There will be a nice big snow fall coming before February and someone is going to make a last-minute decision to purchase it for maybe $100? Post a side view of it in FB Marketplace and flip it for short money or perhaps consider giving it to a worthy relative.
I find the parts are worth more than the whole on these old machines. However, parting is a pain, and I too like to keep a running machine out there. However, none of my reasonably priced bigger older machines have garnered even an inquiry, but parts have sold.
 

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Discussion Starter · #7 ·
That's a better deal than a one-armed, 2 HP Honda lawnmower like this:

Anyone recognize this honda mower?

That's a perfectly good machine with hardly any rust. I derive no feeling of satisfaction from gutting out a working machine. Whereas the whole is worth more than a sum-of-the-parts, therefore, I would definitely restore that snowblower to a functional state. Maybe spiff it up a bit by taping the sidewalls and spray its wheels white.

There will be a nice big snow fall coming before February and someone is going to make a last-minute decision to purchase it for maybe $100? Post a side view of it in FB Marketplace and flip it for short money or perhaps consider giving it to a worthy relative.
And I would never give an old machine to anyone I know. They would keep coming back to me for help like it’s under warranty!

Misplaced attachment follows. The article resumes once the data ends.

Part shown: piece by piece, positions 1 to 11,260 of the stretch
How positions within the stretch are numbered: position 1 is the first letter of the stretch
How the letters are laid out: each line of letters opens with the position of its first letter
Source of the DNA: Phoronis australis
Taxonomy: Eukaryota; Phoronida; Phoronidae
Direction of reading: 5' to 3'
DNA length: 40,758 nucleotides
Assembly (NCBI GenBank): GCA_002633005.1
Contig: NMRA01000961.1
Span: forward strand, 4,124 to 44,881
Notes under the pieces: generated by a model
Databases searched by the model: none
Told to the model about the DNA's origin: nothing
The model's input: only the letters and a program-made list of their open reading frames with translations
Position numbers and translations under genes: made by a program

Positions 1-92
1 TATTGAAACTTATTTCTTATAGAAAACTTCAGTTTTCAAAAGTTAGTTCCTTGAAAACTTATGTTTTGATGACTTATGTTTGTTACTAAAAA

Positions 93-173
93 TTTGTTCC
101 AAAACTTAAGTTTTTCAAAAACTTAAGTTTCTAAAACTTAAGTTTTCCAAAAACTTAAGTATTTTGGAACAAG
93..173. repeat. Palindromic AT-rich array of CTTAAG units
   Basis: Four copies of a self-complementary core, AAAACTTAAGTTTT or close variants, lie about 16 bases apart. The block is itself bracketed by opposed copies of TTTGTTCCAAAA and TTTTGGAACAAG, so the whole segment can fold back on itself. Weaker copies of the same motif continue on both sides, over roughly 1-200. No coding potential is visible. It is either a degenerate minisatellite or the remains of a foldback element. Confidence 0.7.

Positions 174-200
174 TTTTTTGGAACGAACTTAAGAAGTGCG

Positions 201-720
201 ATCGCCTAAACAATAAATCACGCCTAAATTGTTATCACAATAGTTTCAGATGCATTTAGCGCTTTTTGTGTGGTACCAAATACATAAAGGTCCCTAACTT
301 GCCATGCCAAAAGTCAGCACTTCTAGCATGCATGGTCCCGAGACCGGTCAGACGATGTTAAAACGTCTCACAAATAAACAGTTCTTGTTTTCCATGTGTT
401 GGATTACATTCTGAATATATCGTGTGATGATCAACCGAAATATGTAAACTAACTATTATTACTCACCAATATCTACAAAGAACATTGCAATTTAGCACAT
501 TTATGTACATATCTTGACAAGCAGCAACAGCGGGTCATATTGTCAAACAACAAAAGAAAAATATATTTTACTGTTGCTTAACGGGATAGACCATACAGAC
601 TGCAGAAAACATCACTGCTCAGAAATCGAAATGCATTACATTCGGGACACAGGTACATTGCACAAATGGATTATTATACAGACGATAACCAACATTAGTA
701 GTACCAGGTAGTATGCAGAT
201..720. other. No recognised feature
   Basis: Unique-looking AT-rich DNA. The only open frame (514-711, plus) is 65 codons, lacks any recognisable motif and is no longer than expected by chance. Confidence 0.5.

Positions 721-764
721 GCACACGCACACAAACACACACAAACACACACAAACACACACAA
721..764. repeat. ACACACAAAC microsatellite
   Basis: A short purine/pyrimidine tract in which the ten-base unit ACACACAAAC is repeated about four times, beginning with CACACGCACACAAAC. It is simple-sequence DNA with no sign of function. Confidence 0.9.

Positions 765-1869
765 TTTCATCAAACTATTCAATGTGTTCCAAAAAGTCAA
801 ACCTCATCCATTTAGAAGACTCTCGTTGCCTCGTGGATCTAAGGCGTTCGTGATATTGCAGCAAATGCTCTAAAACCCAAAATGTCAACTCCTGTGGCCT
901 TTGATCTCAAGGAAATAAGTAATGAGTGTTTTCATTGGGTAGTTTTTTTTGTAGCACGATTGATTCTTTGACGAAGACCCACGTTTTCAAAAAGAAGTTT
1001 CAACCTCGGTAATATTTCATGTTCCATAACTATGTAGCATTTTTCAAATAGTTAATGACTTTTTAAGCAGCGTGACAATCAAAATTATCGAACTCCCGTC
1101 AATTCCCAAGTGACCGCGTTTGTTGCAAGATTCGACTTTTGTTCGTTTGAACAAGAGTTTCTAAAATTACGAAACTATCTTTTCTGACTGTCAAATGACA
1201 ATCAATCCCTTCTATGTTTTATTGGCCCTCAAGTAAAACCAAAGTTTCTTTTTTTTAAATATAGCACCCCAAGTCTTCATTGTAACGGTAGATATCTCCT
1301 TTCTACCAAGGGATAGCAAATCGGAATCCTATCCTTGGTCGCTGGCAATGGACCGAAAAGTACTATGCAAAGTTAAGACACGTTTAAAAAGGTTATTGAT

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personally i would keep it. when i got my first 521i had an older Toro 826 / 38150 and my 2450e. the 521 became my favorite real quick so when i came across another good deal on a 521 i jumped on it. if i were near you i would buy the 622 and give it to my nephew. there use to be an active member here that tried to tell me to get a 521 or 622 but i was @ell bent on a Toro with an 8hp motor, i ended up giving the 826 to a friend after finding a 824 powershift for $125. a few years later i found the 824 powerthrow for $120, couldn't pass them up at those prices but 9 out of 10 one of the 521's are used first
 

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I love those small frame Toros from the 80s and 90s. They are easy to work on and parts are common between them.. Perfect size for suburban driveways; easy to maneuver around cars, up the sidewalks, etc. They may be a bit underpowered (that's when the predator engine works great), but work well for the snows we get in my area (NE Illinois).
 

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what kind of snow can a 5/21 really handle?
i don't have EOD snow to deal with but a few neighbors that i help out have snow piled up 2 - 3ft high because the gate to their yard is closed, my 521's have never had a problem moving it. i use to have three 521's, a very good friend called one winter day and said his snowblower stopped working. he came over and picked up the 521r, there was about 14" of snow on the ground. he loves it soo much that he won't give me " his " 521. for 98% of the snow we get the 521 is fine, if i want to see pavement the 2450e gets the call. we've had very little snow where the 824's were really needed, the 824's are faster so sometimes i use one of them then take one of the 521's and head to mom's or to make some money